The dominant theory of cross-disciplinarity represents multidisciplinarity as ‘lower’ or ‘less interesting’ than interdisciplinarity. In this paper, it is argued that this unfavorable representation of multidisciplinarity is ungrounded because it is an effect of the theory being incomplete. It is also explained that the unfavorable, ungrounded representation of multidisciplinarity is problematic: when someone adopts the dominant theory of cross-disciplinarity, the unfavorable representation supports the development of a preference for interdisciplinarity over multidisciplinarity. However, being ungrounded, the support the representation provides for a preference for interdisciplinarity, is invalid. The issue is even more pressing because research policy makers and funding bodies are among the adopters of the theory, which means that there is a risk of policies reflecting an unjustified preference for interdisciplinarity over multidisciplinarity. This paper presents an improved version of the dominant theory of cross-disciplinarity, obtained by completing the original version with the information it was missing. Because the improved version is more neutral regarding the value of different types of cross-disciplinarity, it is better suited for use by research policy makers and funding bodies.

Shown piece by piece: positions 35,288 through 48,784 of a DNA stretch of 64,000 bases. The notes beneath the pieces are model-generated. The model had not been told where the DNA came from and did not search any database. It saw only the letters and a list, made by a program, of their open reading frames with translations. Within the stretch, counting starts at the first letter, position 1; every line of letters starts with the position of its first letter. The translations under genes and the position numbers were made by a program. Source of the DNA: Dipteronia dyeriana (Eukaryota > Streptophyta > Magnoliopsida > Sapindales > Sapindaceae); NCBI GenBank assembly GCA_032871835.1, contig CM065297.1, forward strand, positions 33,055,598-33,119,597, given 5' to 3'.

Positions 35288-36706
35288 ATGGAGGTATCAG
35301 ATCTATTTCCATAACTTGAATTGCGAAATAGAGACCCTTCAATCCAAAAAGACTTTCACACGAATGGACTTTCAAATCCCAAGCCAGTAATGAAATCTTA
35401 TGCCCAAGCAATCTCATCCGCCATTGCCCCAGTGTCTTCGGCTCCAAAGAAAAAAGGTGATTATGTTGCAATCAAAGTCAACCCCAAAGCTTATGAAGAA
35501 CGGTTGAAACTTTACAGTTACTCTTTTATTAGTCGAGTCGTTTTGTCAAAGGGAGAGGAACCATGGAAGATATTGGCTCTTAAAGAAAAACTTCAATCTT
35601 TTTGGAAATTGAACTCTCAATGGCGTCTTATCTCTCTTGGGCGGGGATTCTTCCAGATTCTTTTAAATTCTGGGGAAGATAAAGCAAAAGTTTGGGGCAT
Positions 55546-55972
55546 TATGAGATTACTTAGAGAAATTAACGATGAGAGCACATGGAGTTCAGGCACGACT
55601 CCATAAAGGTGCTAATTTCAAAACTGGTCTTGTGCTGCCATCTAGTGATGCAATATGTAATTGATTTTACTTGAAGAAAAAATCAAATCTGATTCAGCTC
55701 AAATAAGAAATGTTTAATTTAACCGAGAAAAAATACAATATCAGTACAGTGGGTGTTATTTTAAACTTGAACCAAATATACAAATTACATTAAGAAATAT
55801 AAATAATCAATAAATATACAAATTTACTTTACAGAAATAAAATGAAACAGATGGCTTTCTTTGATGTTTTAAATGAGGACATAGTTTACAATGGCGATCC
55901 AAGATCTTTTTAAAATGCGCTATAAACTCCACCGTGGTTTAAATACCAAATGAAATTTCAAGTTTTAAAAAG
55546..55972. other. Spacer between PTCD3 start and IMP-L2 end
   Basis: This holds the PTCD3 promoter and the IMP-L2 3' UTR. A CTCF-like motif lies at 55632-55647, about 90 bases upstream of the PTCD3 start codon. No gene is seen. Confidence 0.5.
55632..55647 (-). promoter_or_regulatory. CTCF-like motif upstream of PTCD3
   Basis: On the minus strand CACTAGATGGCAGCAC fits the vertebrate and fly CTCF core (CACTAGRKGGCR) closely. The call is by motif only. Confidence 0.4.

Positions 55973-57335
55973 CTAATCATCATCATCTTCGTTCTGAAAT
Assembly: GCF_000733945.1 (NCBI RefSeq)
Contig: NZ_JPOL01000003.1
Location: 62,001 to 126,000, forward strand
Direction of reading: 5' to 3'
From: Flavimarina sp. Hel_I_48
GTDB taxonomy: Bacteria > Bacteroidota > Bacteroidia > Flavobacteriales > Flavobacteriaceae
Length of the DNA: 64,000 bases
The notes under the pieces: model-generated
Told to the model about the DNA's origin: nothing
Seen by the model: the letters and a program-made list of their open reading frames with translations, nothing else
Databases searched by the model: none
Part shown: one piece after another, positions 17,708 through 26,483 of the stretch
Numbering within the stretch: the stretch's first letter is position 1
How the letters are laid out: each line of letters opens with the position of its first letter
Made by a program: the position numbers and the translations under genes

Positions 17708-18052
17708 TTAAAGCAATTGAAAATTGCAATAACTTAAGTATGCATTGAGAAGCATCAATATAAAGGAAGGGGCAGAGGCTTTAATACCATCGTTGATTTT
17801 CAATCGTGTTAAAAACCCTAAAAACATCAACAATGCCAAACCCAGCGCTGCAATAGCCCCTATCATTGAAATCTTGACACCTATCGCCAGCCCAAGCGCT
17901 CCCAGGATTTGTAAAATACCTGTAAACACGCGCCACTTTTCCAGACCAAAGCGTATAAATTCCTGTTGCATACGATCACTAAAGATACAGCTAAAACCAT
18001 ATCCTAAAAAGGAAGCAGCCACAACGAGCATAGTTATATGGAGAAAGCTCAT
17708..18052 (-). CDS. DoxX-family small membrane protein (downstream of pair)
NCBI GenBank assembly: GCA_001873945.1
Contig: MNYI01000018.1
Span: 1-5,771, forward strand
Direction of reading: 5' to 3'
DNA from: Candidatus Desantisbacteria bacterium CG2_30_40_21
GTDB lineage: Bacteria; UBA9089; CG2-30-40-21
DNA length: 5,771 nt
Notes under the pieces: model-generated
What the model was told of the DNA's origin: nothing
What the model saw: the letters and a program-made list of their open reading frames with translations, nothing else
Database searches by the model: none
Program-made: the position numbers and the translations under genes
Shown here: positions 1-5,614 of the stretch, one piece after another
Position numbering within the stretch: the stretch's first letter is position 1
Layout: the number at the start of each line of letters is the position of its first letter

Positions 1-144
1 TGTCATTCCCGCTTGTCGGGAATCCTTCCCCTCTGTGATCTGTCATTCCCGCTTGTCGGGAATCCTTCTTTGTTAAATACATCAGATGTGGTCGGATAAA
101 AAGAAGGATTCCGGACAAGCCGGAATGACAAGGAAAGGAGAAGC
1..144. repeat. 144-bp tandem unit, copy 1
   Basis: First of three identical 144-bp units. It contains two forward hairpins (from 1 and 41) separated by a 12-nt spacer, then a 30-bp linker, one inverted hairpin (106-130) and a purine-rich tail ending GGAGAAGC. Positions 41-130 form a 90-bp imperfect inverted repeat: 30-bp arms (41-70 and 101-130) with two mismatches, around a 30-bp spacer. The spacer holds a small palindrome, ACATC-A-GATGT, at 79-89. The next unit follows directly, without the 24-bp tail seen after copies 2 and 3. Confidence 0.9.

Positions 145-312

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DOI 10.1007/s13194-020-00283-z
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